What is the most high-end best gaming headset?
In our best gaming headset guide you can definitely find some of the top, high-end gaming headsets available. If you're aiming this high, and want to ensure the best possible audio experience, then something like the Astro A50 will do you well for a top-of-the-range wireless headset, or maybe the Audeze Penrose for those who are chasing that audiophile set. If you're looking for a high-end headset that can offer something unique then the Razer Kraken V3 Pro will be able to shake your head in unity with your in-game action.
Price: How much does a gaming headset cost?
As with any gaming gear the best gaming headset span the entire breadth and length of the price spectrum. However, the amount that a gaming headset will sot you is always determined by the decision-making process you'll apply to choose the best set for you.
If you are interested in keeping the cost down, then one immediate decision you can make is to go wired. Of course, you can get premium wired options, but you will find that all brands' wired sets are generally cheaper than wireless ones. Also, be specific about the platform you want the gaming headset for - it might be that some headsets offer loads of bells and whistles on PC< but if you just want something to plug into a console controller then there are simpler options around. You can easily get great wired headsets for all platforms for less than $60/£60. See the Razer Kaira X or Corsair HS35 as good examples.
If you do have a healthier budget, then you can be prepared to pay big bucks for great gaming headsets. Going wireless, adding dual connectivity, DAC units, spatial surround capability, and larger drivers can all push the cost up. You can keep things nearer the $100 mark and stay wireless with the SOny Pulse 3D headset for example, but you could go big and spend hundreds on a SteelSeries Arctis Nove Pro wireless, or Astro A50 and really optimise your setup.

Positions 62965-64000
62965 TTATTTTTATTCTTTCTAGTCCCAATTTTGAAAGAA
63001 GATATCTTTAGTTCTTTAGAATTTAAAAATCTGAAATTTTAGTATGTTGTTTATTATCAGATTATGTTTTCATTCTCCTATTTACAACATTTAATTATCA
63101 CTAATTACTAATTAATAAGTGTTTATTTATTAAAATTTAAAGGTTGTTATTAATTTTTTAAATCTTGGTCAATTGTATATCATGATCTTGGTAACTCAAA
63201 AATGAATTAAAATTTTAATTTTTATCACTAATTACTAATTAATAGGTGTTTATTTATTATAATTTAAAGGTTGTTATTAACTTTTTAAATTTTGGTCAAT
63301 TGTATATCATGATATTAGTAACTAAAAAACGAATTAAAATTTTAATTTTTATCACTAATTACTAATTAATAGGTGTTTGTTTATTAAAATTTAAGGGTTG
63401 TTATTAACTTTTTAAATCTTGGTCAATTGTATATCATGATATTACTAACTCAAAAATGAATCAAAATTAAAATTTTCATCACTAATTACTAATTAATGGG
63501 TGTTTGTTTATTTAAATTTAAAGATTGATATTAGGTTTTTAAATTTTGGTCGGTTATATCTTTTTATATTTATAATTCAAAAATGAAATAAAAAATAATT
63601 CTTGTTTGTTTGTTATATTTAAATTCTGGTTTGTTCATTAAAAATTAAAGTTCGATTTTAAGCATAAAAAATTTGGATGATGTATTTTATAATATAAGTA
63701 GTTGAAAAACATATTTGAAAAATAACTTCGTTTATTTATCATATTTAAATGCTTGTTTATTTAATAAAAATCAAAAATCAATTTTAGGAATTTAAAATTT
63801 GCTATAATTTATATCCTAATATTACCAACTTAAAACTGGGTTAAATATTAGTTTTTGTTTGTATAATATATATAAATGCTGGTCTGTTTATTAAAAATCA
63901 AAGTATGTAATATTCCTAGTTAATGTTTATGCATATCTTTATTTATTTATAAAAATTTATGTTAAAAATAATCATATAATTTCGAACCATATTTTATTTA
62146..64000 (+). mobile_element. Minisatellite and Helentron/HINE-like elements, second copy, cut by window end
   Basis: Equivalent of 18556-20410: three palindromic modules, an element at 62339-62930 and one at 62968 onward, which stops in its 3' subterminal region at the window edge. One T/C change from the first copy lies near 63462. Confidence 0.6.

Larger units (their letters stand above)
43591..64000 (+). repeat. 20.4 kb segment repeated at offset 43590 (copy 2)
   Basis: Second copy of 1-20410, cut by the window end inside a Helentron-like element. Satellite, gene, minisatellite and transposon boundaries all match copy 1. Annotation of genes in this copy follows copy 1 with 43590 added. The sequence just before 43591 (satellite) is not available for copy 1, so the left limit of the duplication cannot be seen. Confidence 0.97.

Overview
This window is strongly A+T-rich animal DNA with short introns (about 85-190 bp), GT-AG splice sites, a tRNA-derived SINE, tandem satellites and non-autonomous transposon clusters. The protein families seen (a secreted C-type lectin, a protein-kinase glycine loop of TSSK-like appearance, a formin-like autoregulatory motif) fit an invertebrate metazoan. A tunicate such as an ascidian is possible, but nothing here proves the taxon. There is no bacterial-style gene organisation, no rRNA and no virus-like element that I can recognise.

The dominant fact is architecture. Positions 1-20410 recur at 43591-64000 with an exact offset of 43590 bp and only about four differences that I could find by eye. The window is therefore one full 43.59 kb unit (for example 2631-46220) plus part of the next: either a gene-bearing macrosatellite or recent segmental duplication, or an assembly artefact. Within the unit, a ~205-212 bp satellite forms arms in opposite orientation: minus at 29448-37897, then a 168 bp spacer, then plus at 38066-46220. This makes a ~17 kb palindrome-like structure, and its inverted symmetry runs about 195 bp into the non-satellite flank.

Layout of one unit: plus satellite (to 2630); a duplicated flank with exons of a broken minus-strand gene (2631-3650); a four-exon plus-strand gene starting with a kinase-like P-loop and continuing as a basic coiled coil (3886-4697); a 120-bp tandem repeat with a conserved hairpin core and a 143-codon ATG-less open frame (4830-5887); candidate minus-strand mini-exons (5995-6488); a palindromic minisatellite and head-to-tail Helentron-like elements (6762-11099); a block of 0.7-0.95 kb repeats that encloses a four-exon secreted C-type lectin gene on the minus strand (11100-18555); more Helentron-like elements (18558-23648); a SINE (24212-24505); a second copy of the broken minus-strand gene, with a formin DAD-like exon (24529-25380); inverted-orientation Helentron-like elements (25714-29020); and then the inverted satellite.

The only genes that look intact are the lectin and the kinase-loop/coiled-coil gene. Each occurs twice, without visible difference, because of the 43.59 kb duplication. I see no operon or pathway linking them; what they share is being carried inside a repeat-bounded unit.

How we test gaming headsets at GamesRadar+
Each headset that crosses our desks for our consideration gets treated the same and just as intensely. We use and live with each headset as if it were our own and use it as our go-to, day-to-day sets for work and play. We test them for video calls and conferences, as well as other media like music and TV as we know a lot of folks want their headsets to do more.
We also then put them through hours and hours of gaming, covering multiple genres, game types, and methods of play. We play the single-player games that we are currently playing in our own time as well as a bunch of staple games, and we also use them to play online ensuring communication is clear and effective.
For more information, you can read more on How we test headsets at GamesRadar+ here, and for a more rounded look at how we test gaming hardware here at GamesRadar+, then you can check out our Hardware Policy.